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PLoS One. 2012;7(10):e47447. doi: 10.1371/journal.pone.0047447. Epub 2012 Oct 15.

A screen for selective killing of cells with chromosomal instability induced by a spindle checkpoint defect.

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School of Molecular and Biomedical Sciences, University of Adelaide, Adelaide, South Australia, Australia.



The spindle assembly checkpoint is crucial for the maintenance of a stable chromosome number. Defects in the checkpoint lead to Chromosomal INstability (CIN), which is linked to the progression of tumors with poor clinical outcomes such as drug resistance and metastasis. As CIN is not found in normal cells, it offers a cancer-specific target for therapy, which may be particularly valuable because CIN is common in advanced tumours that are resistant to conventional therapy.


Here we identify genes that are required for the viability of cells with a CIN phenotype. We have used RNAi knockdown of the spindle assembly checkpoint to induce CIN in Drosophila and then screened the set of kinase and phosphatase genes by RNAi knockdown to identify those that induce apoptosis only in the CIN cells. Genes identified include those involved in JNK signaling pathways and mitotic cytoskeletal regulation.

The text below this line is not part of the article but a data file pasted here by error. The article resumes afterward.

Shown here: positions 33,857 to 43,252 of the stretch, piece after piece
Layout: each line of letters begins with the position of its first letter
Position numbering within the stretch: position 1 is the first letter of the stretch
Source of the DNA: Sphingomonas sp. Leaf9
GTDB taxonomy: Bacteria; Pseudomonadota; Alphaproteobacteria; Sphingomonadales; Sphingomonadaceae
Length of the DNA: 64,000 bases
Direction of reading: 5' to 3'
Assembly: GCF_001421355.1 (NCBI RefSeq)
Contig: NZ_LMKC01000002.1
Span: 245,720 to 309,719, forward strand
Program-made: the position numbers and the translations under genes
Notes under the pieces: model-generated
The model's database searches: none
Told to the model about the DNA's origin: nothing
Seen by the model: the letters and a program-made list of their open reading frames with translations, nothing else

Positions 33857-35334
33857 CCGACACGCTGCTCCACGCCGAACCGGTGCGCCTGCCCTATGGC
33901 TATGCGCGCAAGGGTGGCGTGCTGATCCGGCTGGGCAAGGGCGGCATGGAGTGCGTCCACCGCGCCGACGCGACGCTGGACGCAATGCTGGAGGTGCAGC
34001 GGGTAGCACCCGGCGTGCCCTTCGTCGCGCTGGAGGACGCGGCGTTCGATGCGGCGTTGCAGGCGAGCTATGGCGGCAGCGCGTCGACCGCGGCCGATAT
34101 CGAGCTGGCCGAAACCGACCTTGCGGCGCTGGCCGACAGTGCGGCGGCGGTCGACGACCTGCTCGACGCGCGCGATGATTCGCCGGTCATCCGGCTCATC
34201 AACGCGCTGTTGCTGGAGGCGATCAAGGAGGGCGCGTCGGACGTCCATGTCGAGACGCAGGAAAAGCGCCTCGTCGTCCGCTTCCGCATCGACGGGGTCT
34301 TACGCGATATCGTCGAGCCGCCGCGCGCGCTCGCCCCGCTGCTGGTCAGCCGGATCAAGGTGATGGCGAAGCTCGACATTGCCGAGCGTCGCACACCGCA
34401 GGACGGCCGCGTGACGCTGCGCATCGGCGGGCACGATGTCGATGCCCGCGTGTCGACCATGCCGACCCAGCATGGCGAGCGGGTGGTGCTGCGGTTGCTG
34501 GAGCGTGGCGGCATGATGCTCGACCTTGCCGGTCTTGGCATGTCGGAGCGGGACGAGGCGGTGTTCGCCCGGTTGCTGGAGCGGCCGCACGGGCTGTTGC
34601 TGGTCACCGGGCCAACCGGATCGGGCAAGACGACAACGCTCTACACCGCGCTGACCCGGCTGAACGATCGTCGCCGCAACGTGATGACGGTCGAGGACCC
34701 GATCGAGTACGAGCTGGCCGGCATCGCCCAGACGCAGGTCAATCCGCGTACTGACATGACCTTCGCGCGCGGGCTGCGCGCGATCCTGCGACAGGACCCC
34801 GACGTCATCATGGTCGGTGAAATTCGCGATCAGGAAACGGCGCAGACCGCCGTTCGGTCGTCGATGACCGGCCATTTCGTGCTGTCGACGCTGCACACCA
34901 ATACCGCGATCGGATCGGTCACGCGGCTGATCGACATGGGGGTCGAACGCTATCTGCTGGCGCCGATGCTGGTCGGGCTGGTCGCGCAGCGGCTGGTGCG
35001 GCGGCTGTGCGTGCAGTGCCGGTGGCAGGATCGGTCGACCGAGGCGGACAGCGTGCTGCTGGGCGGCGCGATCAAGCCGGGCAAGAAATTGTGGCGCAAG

The screen demonstrates that it is feasible to selectively kill cells with CIN induced by spindle checkpoint defects. It has identified candidates that are currently being pursued as cancer therapy targets (e.g. Nek2: NIMA related kinase 2), confirming that the screen is able to identify promising drug targets of clinical significance. In addition, several other candidates were identified that have no previous connection with mitosis or apoptosis. Further screening and detailed characterization of the candidates could potentially lead to the therapies that specifically target advanced cancers that exhibit CIN.

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